The 24-page criminal complaint was the first public mention of the homicide case. It indicates that on Dec. 11, police received the results of a Sept. 17 autopsy by the Dane County Medical Examiner’s Office, which found McCollough is suspected to have been the victim of a homicide and died from mechanical asphyxia, a term sometimes used to indicate strangulation, along with blunt force trauma to her torso.

But in a press release Monday, the Medical Examiner’s Office did not list the cause of McCollough’s death. The office said preliminary autopsy results are “pending further study and investigation.” Asked by the Wisconsin State Journal Monday night to explain the discrepancy, a staffer in the Medical Examiner’s Office said to call back Tuesday morning and speak with a supervisor.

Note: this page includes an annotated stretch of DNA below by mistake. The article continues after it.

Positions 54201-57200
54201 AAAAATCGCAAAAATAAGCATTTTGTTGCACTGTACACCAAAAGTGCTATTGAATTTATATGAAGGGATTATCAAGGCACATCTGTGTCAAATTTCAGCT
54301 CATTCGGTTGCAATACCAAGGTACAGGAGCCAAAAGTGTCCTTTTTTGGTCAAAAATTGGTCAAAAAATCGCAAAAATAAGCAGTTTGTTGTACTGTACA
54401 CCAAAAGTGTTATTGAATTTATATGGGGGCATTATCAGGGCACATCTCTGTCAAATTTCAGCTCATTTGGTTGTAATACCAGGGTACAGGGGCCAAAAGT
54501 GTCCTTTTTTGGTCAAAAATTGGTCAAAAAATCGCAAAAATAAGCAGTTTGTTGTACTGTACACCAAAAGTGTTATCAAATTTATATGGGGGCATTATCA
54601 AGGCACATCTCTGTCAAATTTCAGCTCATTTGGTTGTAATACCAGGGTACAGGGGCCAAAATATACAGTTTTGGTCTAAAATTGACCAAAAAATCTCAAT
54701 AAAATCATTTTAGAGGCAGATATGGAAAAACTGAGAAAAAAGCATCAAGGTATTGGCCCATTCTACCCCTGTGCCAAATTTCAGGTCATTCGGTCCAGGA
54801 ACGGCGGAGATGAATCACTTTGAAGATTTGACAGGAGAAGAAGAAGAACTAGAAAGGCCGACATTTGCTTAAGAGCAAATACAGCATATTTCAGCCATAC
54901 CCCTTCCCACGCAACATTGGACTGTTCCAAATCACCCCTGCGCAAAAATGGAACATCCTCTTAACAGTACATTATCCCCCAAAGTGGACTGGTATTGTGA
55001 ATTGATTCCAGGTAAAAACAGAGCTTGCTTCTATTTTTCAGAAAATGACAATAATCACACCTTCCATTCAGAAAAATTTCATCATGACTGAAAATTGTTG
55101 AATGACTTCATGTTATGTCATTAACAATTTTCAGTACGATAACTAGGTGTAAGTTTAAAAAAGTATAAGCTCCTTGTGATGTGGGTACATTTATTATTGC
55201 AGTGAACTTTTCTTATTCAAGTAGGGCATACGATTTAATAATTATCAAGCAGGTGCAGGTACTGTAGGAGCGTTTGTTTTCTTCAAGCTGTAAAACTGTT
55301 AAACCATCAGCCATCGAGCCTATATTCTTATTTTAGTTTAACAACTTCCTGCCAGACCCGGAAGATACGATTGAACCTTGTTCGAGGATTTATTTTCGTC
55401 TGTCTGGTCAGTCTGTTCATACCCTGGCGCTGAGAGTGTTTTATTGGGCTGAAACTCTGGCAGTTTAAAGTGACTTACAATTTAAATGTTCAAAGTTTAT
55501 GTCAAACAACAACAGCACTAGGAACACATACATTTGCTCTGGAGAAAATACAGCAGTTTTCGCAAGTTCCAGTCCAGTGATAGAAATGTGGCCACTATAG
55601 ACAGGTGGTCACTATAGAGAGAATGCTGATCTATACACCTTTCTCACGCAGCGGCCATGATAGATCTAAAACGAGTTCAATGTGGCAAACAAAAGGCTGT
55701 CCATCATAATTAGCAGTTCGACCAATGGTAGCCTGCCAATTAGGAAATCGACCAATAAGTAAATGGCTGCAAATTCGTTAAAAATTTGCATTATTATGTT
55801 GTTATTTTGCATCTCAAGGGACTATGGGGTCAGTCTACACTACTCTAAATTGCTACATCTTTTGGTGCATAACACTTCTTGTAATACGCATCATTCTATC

Madison police spokeswoman Stephanie Fryer said Monday that there was a delay in publicly disclosing the homicide because the medical findings were not known to police until Dec. 11. The discovery of McCollough’s body preceded Fryer’s work as public information officer, Fryer said, so she does not know why no news release was issued when that happened, although a brief item appeared in Chief Shon Barnes’ daily blog on Sept. 17.

Raether, who is on state Department of Corrections supervision for prior convictions, was taken into custody late in the afternoon of July 23 on an unrelated matter and remained in jail until Sept. 4.

Sherri Albrecht

Albrecht

While he was in custody, the complaint states, he made calls from the jail to Sherri L. Albrecht, 56, of Madison, in which they guardedly talked about what happened to McCollough and what they were going to tell police if they were asked about her.